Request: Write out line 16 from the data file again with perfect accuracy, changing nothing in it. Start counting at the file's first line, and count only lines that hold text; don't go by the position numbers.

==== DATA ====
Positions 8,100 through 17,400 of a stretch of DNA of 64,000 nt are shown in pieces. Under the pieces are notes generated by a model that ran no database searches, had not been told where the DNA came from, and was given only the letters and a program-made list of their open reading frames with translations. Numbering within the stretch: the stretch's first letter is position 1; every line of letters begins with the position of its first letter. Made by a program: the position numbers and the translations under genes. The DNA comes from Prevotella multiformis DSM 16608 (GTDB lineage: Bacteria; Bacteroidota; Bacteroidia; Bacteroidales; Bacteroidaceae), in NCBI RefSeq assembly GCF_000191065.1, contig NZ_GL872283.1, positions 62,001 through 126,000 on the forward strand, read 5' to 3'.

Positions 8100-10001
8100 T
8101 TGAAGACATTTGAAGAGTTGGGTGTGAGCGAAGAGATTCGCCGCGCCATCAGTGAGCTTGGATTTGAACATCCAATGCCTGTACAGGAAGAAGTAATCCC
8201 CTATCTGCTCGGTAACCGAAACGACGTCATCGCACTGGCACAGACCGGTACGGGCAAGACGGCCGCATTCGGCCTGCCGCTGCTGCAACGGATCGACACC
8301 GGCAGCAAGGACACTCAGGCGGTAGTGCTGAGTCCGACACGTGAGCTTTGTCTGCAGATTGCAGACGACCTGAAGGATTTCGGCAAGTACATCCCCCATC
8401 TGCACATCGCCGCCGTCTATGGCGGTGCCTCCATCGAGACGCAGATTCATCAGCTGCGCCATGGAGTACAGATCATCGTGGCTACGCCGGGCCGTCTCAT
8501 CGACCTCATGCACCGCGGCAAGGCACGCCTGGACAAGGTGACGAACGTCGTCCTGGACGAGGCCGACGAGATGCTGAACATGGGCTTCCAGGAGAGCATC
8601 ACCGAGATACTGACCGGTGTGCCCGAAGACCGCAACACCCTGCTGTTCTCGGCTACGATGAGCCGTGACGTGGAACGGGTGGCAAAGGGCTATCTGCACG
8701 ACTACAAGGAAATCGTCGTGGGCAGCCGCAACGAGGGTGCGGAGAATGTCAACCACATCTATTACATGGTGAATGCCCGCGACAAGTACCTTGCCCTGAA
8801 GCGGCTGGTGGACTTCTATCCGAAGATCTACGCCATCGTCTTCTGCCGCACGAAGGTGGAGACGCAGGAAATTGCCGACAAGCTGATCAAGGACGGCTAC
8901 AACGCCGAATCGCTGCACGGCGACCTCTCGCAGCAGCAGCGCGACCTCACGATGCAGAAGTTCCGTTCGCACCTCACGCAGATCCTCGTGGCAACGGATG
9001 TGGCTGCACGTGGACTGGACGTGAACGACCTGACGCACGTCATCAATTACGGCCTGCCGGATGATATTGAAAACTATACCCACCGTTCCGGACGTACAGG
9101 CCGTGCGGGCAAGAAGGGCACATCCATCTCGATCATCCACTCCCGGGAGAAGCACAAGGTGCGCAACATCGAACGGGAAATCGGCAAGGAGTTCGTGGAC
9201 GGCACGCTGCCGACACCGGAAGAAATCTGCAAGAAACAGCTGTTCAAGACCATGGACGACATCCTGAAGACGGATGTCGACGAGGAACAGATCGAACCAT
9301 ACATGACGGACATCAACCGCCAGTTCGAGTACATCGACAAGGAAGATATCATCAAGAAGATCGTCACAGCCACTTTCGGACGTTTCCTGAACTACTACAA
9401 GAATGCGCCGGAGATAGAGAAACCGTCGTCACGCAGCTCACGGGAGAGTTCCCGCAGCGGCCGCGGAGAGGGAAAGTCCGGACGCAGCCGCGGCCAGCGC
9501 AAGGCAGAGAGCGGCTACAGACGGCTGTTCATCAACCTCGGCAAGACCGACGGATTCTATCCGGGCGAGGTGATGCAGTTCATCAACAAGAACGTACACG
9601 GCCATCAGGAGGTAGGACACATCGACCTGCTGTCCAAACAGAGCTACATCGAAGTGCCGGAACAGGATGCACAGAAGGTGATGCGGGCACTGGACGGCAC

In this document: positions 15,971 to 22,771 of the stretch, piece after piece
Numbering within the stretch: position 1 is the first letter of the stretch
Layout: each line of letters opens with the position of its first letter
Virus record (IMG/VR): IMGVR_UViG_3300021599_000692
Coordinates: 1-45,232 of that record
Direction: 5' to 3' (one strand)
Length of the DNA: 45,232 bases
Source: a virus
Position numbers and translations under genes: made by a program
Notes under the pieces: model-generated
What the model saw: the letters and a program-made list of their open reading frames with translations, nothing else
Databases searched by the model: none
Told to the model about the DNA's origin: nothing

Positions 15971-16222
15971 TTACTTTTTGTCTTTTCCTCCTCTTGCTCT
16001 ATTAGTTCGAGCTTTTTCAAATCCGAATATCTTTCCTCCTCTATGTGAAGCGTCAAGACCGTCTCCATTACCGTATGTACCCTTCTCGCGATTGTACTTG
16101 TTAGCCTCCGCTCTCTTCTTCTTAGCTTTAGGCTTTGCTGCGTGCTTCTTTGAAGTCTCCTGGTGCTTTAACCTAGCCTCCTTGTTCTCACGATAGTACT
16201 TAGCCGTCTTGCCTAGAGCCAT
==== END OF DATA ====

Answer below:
9301 ACATGACGGACATCAACCGCCAGTTCGAGTACATCGACAAGGAAGATATCATCAAGAAGATCGTCACAGCCACTTTCGGACGTTTCCTGAACTACTACAA